However, psychoactive drugs can cause much more powerful rewarding effects. Your reward center grows to accept that act of using a particular drug as healthy rewarding activity and learns to encourage a repeat of that activity. For that reason, it can be incredibly difficult to overcome addiction because it requires relearning or correcting something your brain has learned to encourage compulsively. This is why people can want to make a change but can’t stop on their own.
When it comes to an individual’s path to addiction, identifying causes can be more complicated. Two people can have the same initial exposure to drugs while only one develops a severe substance use disorder. According to NIDA, there is no one cause for addiction, and no one factor can predict whether or not a child or teen will develop an addiction problem in the future. However, various risk factors are related to three main areas: biology, environment, and development. In most cases, a combination of these factors ultimately leads to addiction.
Here’s a breakdown of each of the three main factors:
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Researchers have discovered that a person’s likelihood of developing an addiction can be tied to their genetics and family history. This realization is significant because it shows that addiction is like many other diseases and may help to remove some of the stigmas from addiction like the idea that it is simply a moral failing or bad habit. While it does take choices to get to a substance use disorder, genetic factors can play a role in your inclination toward drug use. Plus, other diseases like Type 2 diabetes can come from dietary and lifestyle choices but still require medical treatment to remedy.
Researchers look at substance use within a family, how children who are adopted are affected by drug use, and how individual twins are affected by addiction. Studies have determined that addiction is moderately or highly influenced by genetic factors. This means that if your family has a history of alcoholism or drug addiction, you should be careful with psychoactive substances and pay close attention to your children’s exposure to drugs.
Genetic factors should also provide some peace to parents who might feel guilty when their children become addicted.
You can’t do anything about genetic risk factors any more than you can change the color of your child’s eyes or the shape of their face. While you can take steps to avoid and address addiction, ultimately, it’s up to the individual to commit to abstinence and moderation with psychoactive substance or to commit to recovery.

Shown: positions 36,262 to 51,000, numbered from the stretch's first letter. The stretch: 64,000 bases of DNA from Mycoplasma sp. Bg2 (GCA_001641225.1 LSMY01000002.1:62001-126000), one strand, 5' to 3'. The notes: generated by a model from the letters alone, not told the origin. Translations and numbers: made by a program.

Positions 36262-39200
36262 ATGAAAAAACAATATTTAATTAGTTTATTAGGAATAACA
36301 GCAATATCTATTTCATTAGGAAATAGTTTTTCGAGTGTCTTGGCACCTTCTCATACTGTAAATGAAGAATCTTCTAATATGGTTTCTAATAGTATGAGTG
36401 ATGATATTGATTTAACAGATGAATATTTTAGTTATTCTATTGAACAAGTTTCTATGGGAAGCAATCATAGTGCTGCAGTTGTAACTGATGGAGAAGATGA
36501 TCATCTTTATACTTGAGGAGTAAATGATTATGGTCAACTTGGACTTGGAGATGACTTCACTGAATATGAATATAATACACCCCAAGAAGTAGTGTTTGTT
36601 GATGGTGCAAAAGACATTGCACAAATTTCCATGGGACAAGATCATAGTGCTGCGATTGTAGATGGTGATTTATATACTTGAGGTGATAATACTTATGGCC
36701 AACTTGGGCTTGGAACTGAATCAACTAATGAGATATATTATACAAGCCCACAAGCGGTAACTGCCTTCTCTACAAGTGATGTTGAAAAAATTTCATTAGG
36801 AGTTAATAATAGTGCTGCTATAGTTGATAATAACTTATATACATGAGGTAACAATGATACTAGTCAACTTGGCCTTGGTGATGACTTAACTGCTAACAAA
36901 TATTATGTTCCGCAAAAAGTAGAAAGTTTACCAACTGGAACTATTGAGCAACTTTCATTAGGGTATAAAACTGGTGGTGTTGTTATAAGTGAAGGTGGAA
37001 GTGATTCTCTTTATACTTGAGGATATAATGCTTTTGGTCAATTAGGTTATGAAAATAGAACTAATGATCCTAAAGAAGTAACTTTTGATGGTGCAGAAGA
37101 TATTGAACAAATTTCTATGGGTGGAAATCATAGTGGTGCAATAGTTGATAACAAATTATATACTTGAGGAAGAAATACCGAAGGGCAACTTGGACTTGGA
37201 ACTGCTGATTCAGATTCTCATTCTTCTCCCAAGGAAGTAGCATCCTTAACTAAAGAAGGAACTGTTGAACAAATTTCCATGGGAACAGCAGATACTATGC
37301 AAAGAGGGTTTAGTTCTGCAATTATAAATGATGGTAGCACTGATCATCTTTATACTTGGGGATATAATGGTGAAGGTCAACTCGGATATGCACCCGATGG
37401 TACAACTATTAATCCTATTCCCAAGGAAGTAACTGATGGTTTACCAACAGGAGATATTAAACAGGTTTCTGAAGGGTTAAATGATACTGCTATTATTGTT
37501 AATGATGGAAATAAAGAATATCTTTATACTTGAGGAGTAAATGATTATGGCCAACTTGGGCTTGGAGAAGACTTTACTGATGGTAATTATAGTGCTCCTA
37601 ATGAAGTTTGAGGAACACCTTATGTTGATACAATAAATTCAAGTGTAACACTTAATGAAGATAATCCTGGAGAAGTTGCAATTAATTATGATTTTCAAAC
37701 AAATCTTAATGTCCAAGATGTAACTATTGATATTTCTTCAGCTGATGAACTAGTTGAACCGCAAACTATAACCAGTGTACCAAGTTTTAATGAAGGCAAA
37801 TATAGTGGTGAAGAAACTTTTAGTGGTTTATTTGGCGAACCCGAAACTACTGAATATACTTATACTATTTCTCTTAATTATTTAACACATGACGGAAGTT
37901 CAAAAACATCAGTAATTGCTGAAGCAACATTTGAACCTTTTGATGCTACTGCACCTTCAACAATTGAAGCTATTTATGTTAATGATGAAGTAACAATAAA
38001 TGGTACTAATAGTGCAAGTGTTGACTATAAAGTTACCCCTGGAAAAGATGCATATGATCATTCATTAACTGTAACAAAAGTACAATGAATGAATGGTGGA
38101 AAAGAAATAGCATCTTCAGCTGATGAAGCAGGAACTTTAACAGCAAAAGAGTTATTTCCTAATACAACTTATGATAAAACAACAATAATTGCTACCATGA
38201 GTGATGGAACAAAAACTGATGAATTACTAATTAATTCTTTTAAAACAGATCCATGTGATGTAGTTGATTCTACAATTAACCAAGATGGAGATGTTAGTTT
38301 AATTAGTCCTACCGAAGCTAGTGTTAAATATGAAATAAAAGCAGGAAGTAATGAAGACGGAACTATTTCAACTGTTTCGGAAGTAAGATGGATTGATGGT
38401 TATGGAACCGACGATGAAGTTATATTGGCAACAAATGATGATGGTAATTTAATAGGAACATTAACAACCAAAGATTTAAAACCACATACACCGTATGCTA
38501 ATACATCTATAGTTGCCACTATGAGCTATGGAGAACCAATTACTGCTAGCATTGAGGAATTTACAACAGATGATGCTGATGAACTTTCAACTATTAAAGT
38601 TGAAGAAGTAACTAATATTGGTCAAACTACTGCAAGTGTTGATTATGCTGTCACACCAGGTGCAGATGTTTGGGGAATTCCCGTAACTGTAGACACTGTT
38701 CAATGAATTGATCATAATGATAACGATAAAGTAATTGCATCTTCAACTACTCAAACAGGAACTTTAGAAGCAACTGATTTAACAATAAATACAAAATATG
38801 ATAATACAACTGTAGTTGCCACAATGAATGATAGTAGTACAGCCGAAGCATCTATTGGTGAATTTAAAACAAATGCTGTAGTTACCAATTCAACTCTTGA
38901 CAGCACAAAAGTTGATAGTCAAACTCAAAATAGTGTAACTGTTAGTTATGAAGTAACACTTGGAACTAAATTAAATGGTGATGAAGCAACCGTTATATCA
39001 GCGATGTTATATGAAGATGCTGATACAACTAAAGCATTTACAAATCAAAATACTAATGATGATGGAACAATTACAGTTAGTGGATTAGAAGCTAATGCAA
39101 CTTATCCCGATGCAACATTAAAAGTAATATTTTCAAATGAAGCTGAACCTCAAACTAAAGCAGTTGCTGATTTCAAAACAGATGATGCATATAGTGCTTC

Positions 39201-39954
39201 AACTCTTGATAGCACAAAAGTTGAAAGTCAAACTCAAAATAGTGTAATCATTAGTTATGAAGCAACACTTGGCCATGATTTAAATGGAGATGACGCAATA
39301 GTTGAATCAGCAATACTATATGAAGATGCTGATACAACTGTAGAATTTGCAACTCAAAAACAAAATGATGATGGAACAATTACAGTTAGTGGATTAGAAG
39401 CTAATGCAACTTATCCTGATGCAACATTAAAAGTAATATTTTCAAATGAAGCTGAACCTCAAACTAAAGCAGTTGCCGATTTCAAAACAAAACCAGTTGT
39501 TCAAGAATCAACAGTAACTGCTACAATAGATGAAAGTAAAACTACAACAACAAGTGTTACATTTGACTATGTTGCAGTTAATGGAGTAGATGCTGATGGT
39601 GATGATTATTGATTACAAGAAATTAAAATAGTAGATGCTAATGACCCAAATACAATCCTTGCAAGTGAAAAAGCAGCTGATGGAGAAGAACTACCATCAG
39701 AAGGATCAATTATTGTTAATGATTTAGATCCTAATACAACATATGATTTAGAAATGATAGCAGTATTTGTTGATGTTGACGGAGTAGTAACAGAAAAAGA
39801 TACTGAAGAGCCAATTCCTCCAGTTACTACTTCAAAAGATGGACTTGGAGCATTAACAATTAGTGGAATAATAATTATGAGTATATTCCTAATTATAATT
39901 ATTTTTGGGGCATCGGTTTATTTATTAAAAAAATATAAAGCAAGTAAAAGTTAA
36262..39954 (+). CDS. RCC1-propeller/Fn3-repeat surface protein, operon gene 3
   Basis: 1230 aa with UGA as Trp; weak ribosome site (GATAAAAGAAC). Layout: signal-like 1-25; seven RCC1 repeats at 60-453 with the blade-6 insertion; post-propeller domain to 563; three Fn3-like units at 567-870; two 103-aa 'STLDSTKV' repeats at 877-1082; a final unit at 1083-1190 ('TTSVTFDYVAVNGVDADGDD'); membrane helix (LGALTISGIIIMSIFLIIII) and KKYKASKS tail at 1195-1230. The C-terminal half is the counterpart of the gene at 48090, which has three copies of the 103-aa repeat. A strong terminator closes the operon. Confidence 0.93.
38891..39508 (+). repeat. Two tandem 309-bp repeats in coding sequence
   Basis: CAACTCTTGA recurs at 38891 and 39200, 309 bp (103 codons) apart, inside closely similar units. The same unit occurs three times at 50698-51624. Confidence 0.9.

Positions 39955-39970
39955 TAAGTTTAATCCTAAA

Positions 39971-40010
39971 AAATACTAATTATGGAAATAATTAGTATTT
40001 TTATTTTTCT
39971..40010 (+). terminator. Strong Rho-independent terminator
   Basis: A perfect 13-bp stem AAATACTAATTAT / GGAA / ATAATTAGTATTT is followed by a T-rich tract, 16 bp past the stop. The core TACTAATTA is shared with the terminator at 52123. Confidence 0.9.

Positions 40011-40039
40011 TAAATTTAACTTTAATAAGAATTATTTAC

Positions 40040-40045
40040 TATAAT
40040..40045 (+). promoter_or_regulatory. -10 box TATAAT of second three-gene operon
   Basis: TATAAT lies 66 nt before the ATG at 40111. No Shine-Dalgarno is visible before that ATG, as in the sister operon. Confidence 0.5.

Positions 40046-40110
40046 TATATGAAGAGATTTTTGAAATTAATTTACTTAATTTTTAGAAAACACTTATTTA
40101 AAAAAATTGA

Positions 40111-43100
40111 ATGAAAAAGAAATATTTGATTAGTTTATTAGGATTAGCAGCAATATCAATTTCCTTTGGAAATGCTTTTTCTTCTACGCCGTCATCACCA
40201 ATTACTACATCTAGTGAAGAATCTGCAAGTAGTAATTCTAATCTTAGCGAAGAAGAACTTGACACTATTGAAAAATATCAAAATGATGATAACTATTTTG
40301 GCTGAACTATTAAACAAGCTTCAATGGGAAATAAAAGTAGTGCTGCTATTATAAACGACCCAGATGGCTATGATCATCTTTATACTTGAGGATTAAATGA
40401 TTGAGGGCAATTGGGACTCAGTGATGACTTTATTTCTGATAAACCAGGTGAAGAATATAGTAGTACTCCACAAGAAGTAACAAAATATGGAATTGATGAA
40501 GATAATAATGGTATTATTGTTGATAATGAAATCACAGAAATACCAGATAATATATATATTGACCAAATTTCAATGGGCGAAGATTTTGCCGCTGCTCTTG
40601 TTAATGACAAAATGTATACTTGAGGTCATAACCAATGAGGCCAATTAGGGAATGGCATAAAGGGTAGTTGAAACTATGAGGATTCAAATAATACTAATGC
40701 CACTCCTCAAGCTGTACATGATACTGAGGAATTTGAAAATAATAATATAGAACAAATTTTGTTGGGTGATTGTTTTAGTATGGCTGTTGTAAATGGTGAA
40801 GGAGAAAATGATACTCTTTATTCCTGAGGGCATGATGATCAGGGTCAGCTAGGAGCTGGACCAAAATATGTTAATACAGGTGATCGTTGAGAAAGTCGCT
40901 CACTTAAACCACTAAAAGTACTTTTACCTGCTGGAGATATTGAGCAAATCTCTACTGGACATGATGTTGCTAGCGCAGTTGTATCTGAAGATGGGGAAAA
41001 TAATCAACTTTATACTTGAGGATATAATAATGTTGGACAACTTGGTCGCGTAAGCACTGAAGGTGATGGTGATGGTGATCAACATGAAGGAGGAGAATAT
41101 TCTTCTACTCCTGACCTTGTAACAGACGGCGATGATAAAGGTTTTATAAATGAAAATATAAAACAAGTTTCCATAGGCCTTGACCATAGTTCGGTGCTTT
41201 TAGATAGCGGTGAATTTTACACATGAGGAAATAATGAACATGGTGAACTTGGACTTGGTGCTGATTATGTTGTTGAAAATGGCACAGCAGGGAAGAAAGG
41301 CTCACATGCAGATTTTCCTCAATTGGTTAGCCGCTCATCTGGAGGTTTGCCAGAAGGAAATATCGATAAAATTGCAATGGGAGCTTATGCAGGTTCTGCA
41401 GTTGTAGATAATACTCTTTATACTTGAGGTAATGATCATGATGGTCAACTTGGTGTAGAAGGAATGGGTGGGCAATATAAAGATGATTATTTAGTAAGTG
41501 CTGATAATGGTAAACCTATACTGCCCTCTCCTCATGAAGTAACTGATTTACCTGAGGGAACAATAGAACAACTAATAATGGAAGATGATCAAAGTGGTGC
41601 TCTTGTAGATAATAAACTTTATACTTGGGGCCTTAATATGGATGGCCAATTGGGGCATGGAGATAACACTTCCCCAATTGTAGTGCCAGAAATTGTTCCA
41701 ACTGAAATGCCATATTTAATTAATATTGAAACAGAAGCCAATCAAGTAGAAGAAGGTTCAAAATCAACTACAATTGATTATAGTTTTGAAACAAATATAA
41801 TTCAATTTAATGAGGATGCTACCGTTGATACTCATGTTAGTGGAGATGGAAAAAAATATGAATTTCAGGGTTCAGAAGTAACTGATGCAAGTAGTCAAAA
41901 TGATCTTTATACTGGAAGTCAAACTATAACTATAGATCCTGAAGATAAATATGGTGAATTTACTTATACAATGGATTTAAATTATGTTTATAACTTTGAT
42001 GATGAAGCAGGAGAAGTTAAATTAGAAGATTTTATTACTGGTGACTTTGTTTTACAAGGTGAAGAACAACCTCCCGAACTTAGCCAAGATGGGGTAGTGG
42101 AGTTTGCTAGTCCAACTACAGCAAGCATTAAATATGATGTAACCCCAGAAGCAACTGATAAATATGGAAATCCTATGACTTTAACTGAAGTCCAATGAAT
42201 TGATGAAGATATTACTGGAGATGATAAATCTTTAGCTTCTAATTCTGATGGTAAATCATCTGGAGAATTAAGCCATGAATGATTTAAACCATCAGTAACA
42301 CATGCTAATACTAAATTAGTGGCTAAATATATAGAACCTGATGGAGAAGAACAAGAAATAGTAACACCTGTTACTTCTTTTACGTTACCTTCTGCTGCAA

Sex, ethnicity, other diseases, and other mental disorders can also be genetic factors that play a role in addiction.
A person’s environment covers a wide range of factors that can influence your likelihood of developing a substance use disorder. Environmental factors can include your family, friends, your economic status, the neighborhood you grow up in, peer pressure, abuse, exposure to drugs and alcohol at an early age, and the guidance you get from your parents can all affect your risk factors for addiction. Adolescents can encounter a variety of risk factors and protective factors in many aspects of their life. A child or teen’s environment is one area in which parents, guardians, and educators can focus on preventative efforts. Risk factors increase a child’s likelihood of developing a substance use disorder at some point in their life, while protective factors can lower that likelihood.
Risk factors include:
Protective factors include:
A person’s development is where genetics and environmental factors come together. At each stage of your development, environmental factors can interact with your genetic predispositions to help or hurt your chances of developing a substance use disorder. For instance, taking drugs at any age can lead to addiction, but it’s more likely if your first encounter with drugs occurs at an early age. Children and teens are more vulnerable to long-term consequences of drug use because their brains aren’t fully developed.
As an example, there is a process of brain development called myelination that occurs from childhood to around the age of 25. Myelination is when myelin, a mixture of protein and fat, starts to grow in your brain and coats the axons of your nerve cells. A healthy coating of myelin helps your brain send signals more quickly, which helps with cognition, learning, and reaction time. Studies show that if a person abuses alcohol or marijuana in excessive amounts for long enough, it can slow the myelination process, leading to long-term issues with cognition.